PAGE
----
In 2010, I submitted the concept for a book on the Mecklenburg Declaration of Independence to a prominent university publisher. They responded that although they were “really intrigued,” they had reservations about the subject matter. “The history establishment of the state seems to be fairly solid in its skepticism of the MecDec,” was the response. They were reluctant to proceed “given the strongly held positions of the opposing sides.”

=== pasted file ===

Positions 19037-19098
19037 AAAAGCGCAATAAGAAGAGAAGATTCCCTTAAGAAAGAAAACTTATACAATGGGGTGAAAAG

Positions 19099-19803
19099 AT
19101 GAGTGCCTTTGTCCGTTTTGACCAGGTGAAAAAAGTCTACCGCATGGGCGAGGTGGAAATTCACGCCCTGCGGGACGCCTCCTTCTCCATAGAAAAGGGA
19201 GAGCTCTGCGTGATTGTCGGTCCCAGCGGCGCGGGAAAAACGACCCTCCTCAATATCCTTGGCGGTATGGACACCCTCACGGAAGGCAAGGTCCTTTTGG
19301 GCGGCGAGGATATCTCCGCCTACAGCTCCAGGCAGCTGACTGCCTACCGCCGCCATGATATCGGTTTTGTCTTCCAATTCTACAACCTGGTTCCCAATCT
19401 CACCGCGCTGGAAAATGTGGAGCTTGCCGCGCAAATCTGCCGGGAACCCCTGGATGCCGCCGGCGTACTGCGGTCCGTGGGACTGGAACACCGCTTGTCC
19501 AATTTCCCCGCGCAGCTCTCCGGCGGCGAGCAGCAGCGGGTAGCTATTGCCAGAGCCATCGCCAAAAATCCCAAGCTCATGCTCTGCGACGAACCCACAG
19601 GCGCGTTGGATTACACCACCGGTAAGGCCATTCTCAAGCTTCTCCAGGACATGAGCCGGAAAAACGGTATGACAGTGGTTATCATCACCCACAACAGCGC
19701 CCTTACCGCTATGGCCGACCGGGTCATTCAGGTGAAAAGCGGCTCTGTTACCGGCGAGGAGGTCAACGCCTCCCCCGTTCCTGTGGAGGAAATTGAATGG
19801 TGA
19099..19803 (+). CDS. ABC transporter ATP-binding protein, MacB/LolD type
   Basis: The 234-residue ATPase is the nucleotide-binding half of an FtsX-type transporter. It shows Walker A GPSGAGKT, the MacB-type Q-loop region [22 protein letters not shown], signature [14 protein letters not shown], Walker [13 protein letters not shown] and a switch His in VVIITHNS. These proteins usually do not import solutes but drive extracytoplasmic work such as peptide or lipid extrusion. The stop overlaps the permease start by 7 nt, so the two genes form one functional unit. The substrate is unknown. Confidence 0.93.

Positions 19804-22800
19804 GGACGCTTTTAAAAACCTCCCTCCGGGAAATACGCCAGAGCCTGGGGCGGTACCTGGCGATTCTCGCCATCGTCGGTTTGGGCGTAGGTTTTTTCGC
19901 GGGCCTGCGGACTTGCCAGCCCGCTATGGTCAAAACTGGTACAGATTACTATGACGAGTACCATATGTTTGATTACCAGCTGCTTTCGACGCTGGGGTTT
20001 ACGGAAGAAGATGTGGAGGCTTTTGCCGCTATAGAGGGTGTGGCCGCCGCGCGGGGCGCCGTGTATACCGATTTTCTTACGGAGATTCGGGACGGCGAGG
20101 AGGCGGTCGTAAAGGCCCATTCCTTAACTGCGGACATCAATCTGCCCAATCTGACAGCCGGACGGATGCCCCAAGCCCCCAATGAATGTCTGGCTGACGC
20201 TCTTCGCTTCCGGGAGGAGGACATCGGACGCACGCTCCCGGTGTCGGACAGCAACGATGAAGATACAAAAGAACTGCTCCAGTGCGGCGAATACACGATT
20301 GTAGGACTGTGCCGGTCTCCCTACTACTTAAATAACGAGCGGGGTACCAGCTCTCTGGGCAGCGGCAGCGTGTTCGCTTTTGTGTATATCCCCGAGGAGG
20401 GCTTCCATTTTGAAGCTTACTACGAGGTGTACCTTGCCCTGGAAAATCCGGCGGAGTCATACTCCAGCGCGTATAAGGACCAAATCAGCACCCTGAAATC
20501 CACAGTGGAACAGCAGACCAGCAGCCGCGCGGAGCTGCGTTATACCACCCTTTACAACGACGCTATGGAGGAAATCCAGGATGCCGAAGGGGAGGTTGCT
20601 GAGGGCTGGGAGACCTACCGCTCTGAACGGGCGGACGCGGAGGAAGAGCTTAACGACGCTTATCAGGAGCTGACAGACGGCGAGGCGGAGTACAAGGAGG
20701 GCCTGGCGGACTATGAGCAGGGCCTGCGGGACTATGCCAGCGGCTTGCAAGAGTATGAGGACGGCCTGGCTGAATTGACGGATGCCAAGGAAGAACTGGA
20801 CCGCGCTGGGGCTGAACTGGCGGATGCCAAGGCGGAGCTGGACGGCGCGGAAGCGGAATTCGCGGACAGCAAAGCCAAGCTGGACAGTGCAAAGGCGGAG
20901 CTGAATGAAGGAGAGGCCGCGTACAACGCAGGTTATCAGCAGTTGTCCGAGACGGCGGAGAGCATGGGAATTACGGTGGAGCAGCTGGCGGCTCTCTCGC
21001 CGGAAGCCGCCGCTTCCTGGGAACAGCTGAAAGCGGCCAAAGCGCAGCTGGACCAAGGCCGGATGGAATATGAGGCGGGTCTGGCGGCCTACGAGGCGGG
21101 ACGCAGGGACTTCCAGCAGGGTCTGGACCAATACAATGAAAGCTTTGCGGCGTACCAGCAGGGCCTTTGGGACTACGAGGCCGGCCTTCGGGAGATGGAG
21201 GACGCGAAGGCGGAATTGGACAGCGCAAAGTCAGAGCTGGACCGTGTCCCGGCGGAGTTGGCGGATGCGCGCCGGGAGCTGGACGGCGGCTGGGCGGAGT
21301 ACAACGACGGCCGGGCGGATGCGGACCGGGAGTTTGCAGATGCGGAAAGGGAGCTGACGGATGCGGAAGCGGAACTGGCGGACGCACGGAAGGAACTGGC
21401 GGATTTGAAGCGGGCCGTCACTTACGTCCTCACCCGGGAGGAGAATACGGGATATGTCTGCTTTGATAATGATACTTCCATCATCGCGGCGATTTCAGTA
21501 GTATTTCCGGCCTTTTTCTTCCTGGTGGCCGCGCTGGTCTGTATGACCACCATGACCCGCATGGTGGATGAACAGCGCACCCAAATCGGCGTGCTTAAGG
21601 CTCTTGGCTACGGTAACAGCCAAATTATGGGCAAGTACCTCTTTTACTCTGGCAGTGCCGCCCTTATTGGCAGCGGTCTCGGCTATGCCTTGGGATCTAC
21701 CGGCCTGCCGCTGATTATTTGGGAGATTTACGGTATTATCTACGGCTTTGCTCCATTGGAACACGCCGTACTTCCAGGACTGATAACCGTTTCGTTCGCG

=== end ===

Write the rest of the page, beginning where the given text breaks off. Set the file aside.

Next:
As their response indicated, even 237 years later the story of whether Mecklenburg County, North Carolina, made the first declaration of independence in the American colonies (known locally as the “MecDec”) continues to arouse strong passions. Most of the academic historical community dismisses the story as (at best) a myth or (at worse) a ridiculous hoax. The widely-held view is that the Mecklenburg Declaration is a fairy-tale, but an irritating one that refuses to go away. Even in Charlotte, where the story begins, raising the topic can elicit a visceral, negative response from many.